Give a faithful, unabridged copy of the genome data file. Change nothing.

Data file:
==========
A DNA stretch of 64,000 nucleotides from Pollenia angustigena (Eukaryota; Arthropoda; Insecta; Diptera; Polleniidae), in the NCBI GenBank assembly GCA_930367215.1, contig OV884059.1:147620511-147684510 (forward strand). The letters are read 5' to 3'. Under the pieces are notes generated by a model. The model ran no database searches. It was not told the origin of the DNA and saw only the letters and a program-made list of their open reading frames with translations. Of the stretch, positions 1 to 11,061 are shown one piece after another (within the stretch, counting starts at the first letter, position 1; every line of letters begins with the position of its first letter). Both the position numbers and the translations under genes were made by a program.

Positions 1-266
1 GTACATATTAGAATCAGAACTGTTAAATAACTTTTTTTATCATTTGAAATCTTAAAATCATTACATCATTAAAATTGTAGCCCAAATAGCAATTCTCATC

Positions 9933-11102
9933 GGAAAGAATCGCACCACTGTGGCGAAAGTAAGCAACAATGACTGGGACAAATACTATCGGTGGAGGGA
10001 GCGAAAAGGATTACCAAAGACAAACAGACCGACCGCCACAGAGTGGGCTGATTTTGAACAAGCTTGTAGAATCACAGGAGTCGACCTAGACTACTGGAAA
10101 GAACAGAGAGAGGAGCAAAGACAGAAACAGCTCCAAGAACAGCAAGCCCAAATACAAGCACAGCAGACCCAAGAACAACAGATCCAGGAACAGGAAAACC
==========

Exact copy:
A DNA stretch of 64,000 nucleotides from Pollenia angustigena (Eukaryota; Arthropoda; Insecta; Diptera; Polleniidae), in the NCBI GenBank assembly GCA_930367215.1, contig OV884059.1:147620511-147684510 (forward strand). The letters are read 5' to 3'. Under the pieces are notes generated by a model. The model ran no database searches. It was not told the origin of the DNA and saw only the letters and a program-made list of their open reading frames with translations. Of the stretch, positions 1 to 11,061 are shown one piece after another (within the stretch, counting starts at the first letter, position 1; every line of letters begins with the position of its first letter). Both the position numbers and the translations under genes were made by a program.

Positions 1-266
1 GTACATATTAGAATCAGAACTGTTAAATAACTTTTTTTATCATTTGAAATCTTAAAATCATTACATCATTAAAATTGTAGCCCAAATAGCAATTCTCATC

Positions 9933-11102
9933 GGAAAGAATCGCACCACTGTGGCGAAAGTAAGCAACAATGACTGGGACAAATACTATCGGTGGAGGGA
10001 GCGAAAAGGATTACCAAAGACAAACAGACCGACCGCCACAGAGTGGGCTGATTTTGAACAAGCTTGTAGAATCACAGGAGTCGACCTAGACTACTGGAAA
10101 GAACAGAGAGAGGAGCAAAGACAGAAACAGCTCCAAGAACAGCAAGCCCAAATACAAGCACAGCAGACCCAAGAACAACAGATCCAGGAACAGGAAAACC